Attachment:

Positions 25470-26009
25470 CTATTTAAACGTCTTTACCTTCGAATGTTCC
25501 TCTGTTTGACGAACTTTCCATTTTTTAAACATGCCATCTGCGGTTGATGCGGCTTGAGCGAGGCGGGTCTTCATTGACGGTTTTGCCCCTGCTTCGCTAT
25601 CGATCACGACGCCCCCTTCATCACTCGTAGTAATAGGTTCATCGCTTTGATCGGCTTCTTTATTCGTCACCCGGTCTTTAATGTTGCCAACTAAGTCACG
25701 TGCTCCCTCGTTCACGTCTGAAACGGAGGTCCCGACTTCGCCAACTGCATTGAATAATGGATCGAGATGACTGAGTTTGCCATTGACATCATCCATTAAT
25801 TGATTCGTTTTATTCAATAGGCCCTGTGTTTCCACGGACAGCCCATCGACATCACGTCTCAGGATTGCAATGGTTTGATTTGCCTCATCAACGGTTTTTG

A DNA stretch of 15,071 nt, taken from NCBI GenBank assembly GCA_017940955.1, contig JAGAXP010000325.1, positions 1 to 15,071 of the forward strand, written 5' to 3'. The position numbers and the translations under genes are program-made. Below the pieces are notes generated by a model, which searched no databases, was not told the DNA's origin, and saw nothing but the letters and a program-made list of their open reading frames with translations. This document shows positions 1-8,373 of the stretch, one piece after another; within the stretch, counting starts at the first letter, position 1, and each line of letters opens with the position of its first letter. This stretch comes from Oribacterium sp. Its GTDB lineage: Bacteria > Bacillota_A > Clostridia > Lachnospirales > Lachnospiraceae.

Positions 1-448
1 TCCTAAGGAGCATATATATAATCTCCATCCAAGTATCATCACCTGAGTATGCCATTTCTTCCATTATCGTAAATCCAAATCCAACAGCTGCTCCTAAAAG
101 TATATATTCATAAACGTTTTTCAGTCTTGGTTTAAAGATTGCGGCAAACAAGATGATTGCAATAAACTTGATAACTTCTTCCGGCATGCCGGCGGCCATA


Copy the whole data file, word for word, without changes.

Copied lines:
Positions 25470-26009
25470 CTATTTAAACGTCTTTACCTTCGAATGTTCC
25501 TCTGTTTGACGAACTTTCCATTTTTTAAACATGCCATCTGCGGTTGATGCGGCTTGAGCGAGGCGGGTCTTCATTGACGGTTTTGCCCCTGCTTCGCTAT
25601 CGATCACGACGCCCCCTTCATCACTCGTAGTAATAGGTTCATCGCTTTGATCGGCTTCTTTATTCGTCACCCGGTCTTTAATGTTGCCAACTAAGTCACG
25701 TGCTCCCTCGTTCACGTCTGAAACGGAGGTCCCGACTTCGCCAACTGCATTGAATAATGGATCGAGATGACTGAGTTTGCCATTGACATCATCCATTAAT
25801 TGATTCGTTTTATTCAATAGGCCCTGTGTTTCCACGGACAGCCCATCGACATCACGTCTCAGGATTGCAATGGTTTGATTTGCCTCATCAACGGTTTTTG

A DNA stretch of 15,071 nt, taken from NCBI GenBank assembly GCA_017940955.1, contig JAGAXP010000325.1, positions 1 to 15,071 of the forward strand, written 5' to 3'. The position numbers and the translations under genes are program-made. Below the pieces are notes generated by a model, which searched no databases, was not told the DNA's origin, and saw nothing but the letters and a program-made list of their open reading frames with translations. This document shows positions 1-8,373 of the stretch, one piece after another; within the stretch, counting starts at the first letter, position 1, and each line of letters opens with the position of its first letter. This stretch comes from Oribacterium sp. Its GTDB lineage: Bacteria > Bacillota_A > Clostridia > Lachnospirales > Lachnospiraceae.

Positions 1-448
1 TCCTAAGGAGCATATATATAATCTCCATCCAAGTATCATCACCTGAGTATGCCATTTCTTCCATTATCGTAAATCCAAATCCAACAGCTGCTCCTAAAAG
101 TATATATTCATAAACGTTTTTCAGTCTTGGTTTAAAGATTGCGGCAAACAAGATGATTGCAATAAACTTGATAACTTCTTCCGGCATGCCGGCGGCCATA